Gout

Gout

What Is Gout?
Anyone who suffers from gout symptoms knows how painful this condition is. Pain commences when uric acid crystals settle into joints and soft tissues. Once these crystals are in the joints arthritis forms. Joints in the big toe are often attacked, although joints located elsewhere and surrounding areas like the ankles, heels, knees, wrists, fingers, elbows, and the upper surface of the foot arch are sometimes targeted.
Symptoms of Gout
Symptoms of gout appear during two of its four stages. There are no symptoms in the first stage, but there is an increased amount of uric acid in the blood at this time. This condition is called hyperuricemia. In the second stage uric acid crystals are found in the spaces in the joints, and the joints are extremely painful due to inflammation. Increased heat, redness, soreness, and puffiness in the area may be felt. Stress, alcohol, drugs, or ailments in addition to gout can set off these symptoms, usually during the night. An episode can last for up to ten days, and it may be several months or years before another one is experienced. After a while these episodes may linger for more than ten days and return more often. The third stage shows no symptoms as this is the time before the next attack. Chronic arthritis is experienced during the fourth stage and it is accompanied with pain in the joints. Sometimes lumps called tophi appear in the soft tissue that is found in the elbows and ears and kidney damage is present.
Treatments for Gout
Treatment for gout is designed to eliminate the pain that manifests when acute attacks occur, stop the episodes, and prevent lumps or tophi and kidney stones from developing. This can be accomplished with the aid of anti-inflammatory medication, steroids, and colchicine. Allopurinol or febuxostat may be prescribed to bring down the level of uric acid in the blood. Discontinuing the intake of medication that causes hyperuricemia can be part of the treatment too. Treatment to put an end to flare-ups may also include dieting to lose weight, cutting down on the amount of purine foods consumed, and eliminating the intake of alcoholic beverages.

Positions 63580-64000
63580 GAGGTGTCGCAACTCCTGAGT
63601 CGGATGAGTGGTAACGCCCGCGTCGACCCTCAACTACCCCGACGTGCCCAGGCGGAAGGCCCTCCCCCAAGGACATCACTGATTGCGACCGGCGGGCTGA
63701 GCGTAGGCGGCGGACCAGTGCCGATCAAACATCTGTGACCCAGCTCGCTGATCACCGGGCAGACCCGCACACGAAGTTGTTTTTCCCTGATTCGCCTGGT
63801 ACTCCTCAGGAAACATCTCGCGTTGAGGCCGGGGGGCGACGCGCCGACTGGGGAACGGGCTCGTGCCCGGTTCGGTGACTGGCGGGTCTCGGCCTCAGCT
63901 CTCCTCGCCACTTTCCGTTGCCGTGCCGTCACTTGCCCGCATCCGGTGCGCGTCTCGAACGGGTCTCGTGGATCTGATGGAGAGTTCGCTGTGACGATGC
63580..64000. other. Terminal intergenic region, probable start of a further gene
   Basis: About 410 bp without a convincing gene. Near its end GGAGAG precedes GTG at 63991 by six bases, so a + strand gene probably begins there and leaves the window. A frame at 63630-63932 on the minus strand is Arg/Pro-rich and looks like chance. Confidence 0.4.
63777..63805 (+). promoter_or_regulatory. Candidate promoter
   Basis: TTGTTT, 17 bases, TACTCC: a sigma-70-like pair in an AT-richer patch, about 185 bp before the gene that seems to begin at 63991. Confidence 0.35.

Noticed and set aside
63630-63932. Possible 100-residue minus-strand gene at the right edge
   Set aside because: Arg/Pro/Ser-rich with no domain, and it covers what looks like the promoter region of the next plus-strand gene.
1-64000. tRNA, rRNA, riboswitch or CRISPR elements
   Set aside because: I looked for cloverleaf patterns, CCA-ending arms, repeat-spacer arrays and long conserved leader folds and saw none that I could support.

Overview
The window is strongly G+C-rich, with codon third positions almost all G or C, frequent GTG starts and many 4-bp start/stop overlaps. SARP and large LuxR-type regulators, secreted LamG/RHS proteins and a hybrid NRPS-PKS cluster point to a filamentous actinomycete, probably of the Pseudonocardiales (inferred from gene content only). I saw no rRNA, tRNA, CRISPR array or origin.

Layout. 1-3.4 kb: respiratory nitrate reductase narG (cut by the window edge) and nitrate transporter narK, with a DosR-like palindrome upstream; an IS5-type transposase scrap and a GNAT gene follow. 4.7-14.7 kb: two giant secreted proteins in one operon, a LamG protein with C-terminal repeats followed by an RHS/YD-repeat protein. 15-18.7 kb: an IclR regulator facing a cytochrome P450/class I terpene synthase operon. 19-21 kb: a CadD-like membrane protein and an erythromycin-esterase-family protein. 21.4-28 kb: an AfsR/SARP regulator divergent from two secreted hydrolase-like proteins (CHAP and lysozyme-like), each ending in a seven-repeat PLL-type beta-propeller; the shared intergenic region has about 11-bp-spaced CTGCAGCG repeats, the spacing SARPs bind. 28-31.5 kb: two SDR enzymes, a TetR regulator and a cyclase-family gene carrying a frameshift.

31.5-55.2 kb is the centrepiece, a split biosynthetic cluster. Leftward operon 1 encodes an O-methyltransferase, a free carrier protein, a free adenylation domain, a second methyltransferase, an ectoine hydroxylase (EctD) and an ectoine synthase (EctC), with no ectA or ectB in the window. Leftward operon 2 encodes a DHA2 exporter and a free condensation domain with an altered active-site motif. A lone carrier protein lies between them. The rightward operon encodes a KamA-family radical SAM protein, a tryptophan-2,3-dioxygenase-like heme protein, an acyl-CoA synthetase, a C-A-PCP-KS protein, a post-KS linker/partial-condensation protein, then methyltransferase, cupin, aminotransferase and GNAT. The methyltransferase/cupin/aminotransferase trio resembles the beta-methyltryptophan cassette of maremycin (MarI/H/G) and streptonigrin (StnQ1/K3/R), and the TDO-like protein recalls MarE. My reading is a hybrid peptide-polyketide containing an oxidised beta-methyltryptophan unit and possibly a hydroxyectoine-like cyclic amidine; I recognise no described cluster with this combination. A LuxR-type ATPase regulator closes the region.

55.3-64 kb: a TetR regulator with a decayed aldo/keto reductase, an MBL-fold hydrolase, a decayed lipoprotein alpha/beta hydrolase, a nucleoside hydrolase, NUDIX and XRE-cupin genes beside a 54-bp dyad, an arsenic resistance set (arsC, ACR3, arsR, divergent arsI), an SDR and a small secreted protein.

Gout Causes
Gout is common in people who have family members that had or have gout. More men than women get gout, and adults rather than children get it. Carrying excess pounds makes one more vulnerable to this condition, as does alcohol abuse. Consuming an abundance of purine rich foods contributes to gout and worsens it if it is already present. When the kidneys do not adequately remove waste from the body, gout sometimes develops. Other causes of gout include hypertension, hypothyroidism, psoriasis, hemolytic anemia, certain types of cancer, Kelley-Seegmiller syndrome, Lesch-Nyhan syndrome, diuretic medication, medication that contains salicylate, cyclosporine, levodopa, and niacin.
Diet for Gout
A diet for gout should include 32 ounces of black cherry juice and 48 ounces of H20 daily. Drinking these fluids will wash away the uric acid. Fresh cherries should be eaten too, along with potassium rich foods like bananas, strawberries, celery, broccoli, and potatoes since these foods help with removing acid crystals from the body. Organ meats, red meat, mushrooms, asparagus, legumes, spinach, sardines, anchovies, lobster, clams, and other purine foods should not be eaten. Foods made with white flour, caffeine, fried, foods, and saturated fat should be limited. High fructose syrup should not be consumed.
Gout can cause permanent damage to the joints and kidneys if not treated. Once a doctor has been seen and it is under control, life can go on without pain. Everyday tasks can be completed without discomfort, and life can be enjoyed again.

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